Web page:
I’m a 35 yr old man, diagnosed with chronic Hep B in 2019. I started viral treatment (Entercavir) in September 2020. I started off wrong for the first month, taking the tablets first thing in the morning but eating breakfast only 45 mins after (as directed incorrectly by the pharmacist). Once I realised this, I contacted my doctor who said it wasn’t much of an issue but to get on to the correct method of waiting 2 hrs.
I started to experience some pain in my sides over the Christmas week but I’m not sure if it was just weight gain and all that sugar but that’s sort of subsided now. Went for a blood test in early Jan this year and my viral count has gone from about 1.3m to 59. So big decrease! And liver functions seemed normal.
However,there was a big spike in my iron levels (600 compared to the max of 300 as expected for a man). I have another blood test scheduled in 6 months where she’ll follow up on the iron and check if there are any antibodies developed as well.
I’m wondering if anyone has experienced/noticed any increase in iron levels after going on medication or as a result of chronic Hep B?
Googling information online just adds to my anxiety as it goes to the worst case scenario (hemochromatosis).
Hi Jonathan, I haven’t heard of iron levels increasing because of hep B or starting treatment for it. But sounds like your doctor is on top of it since she wants to re-test you again in 6 months. Not sure what your “baseline” iron level was since you didn’t mention what it was before you were tested in January. With that said, hopefully one of the scientists or clinicians on this forum might be able to answer? My best advice is to try to not worry too much and wait until you get tested again in 6 months. In the meantime, take good care of yourself by eating well and keeping your stress level as low as possible. Thanks so much for joining the group!! Joan
Thanks Joan! And thank you for the welcome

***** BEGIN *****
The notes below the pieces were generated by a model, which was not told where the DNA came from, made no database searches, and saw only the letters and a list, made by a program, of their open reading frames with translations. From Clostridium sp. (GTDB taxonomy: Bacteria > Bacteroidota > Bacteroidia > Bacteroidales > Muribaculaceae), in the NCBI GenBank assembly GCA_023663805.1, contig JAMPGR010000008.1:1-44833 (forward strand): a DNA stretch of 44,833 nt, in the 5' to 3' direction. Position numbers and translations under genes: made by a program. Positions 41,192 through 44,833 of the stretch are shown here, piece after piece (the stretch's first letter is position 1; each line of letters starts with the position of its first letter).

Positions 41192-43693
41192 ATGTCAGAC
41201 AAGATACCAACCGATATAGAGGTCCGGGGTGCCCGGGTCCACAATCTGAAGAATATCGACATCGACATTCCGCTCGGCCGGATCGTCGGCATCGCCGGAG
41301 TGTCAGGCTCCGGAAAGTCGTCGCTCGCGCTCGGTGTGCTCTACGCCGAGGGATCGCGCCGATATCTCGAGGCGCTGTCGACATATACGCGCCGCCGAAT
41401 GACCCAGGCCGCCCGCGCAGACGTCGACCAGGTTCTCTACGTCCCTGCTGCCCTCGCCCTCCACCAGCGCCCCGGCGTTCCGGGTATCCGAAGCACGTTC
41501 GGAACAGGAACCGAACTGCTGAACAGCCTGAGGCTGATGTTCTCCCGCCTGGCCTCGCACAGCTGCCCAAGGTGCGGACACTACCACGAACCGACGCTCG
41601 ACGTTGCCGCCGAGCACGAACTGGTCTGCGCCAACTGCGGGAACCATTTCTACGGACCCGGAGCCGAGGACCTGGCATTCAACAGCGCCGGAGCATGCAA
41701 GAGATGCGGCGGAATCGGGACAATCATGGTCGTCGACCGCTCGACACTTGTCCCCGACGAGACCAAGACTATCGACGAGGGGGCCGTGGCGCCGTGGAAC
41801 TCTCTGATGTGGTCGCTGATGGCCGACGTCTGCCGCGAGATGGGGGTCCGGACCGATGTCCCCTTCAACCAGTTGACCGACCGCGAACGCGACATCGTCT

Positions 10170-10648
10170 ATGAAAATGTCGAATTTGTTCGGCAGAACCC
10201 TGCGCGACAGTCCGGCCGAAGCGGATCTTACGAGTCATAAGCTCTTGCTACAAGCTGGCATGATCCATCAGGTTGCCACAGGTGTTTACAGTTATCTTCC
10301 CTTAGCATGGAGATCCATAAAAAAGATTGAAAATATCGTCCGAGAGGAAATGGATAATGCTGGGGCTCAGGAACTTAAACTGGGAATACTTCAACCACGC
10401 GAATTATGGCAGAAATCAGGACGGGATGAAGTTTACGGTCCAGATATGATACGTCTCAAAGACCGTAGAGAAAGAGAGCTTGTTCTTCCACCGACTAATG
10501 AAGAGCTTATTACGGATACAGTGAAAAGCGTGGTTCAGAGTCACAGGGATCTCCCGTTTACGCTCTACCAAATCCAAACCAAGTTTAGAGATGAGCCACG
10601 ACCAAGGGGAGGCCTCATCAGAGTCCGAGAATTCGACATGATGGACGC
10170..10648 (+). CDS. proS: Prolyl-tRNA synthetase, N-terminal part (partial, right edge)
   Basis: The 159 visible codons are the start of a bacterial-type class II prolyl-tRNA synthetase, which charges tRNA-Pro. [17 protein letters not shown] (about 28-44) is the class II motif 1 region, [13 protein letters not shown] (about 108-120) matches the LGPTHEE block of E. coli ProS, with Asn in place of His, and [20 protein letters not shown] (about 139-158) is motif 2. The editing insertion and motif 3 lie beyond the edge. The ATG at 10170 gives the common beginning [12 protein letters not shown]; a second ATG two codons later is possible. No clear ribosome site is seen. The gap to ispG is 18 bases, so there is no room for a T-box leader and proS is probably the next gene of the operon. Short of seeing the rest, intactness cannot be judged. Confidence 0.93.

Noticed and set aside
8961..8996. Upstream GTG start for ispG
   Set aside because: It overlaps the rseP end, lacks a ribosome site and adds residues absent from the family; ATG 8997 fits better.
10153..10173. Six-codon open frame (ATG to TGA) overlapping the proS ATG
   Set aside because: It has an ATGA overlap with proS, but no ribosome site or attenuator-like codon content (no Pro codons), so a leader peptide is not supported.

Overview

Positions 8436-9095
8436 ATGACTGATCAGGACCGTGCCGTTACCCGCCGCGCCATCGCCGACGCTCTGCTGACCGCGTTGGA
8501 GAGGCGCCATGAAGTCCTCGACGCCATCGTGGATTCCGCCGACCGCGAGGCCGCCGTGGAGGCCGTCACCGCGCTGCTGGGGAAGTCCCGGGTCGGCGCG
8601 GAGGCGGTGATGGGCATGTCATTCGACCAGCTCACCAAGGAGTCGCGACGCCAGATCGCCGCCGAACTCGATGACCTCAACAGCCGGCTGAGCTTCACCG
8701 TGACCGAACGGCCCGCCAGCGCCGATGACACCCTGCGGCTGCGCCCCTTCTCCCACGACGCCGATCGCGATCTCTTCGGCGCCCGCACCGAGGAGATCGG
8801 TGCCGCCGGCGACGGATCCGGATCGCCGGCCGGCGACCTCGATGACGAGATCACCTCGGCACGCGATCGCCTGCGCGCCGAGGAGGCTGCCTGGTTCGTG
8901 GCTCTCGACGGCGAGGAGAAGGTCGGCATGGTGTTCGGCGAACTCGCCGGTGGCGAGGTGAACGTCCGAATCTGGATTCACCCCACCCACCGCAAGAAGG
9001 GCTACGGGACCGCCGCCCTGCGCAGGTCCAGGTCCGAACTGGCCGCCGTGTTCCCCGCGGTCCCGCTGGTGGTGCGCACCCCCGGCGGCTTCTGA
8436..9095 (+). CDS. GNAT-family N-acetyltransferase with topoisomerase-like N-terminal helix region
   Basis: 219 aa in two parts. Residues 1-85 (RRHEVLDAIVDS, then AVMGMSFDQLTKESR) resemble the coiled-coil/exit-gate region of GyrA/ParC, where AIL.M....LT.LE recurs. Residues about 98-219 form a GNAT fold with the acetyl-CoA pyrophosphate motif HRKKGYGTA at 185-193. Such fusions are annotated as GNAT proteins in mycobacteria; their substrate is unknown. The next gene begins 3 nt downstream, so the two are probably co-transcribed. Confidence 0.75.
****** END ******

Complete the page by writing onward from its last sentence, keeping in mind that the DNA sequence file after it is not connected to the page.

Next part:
My GP never mentioned iron levels when going over prior blood tests so I’m assuming it was normal? Although, he never mentioned it this time either and it was the liver specialist who brought it up.
I’ve contacted my GP to go over prior tests results to see if I can find out what the iron levels were previously. In the meantime I’ll try to relax and not worry about it (which is not easy for me!!)
I know, it’s not easy to relax when you’re told something is “not normal.” So glad to hear that you’re seeing a hepatologist (liver specialist) since they will be able to better explain why your iron levels are increasing? I had the exact opposite problem several years ago. And boy was it a mess - lots of tests, colonoscopies and endoscopies to try to figure out why I had such extremely low iron levels. My hemoglobin (which is the iron carried by your blood cells and the blood test for checking for anemia) was normal. It was my ferritin and stored iron levels that were abnormally low. Anyhow, to make a long story short, I did not have some kind of invisible blood leak (i.e intestines, colon, esophagus or stomach) or any type of cancer. So, I’m just living with an abnormally low stored iron levels and ferritin which my hepatologist is now OK with. If I ever switch doctors, I’ll have to explain it all over again since specialists never like to see abnormal lab results like ours!! Oh and BTW, you could contact your hepatologist to ask her why she thinks your iron levels have increased? She may or may not answer, but at least you can try. With that said, please keep us posted on what you learn and your progress. Thanks again, Joan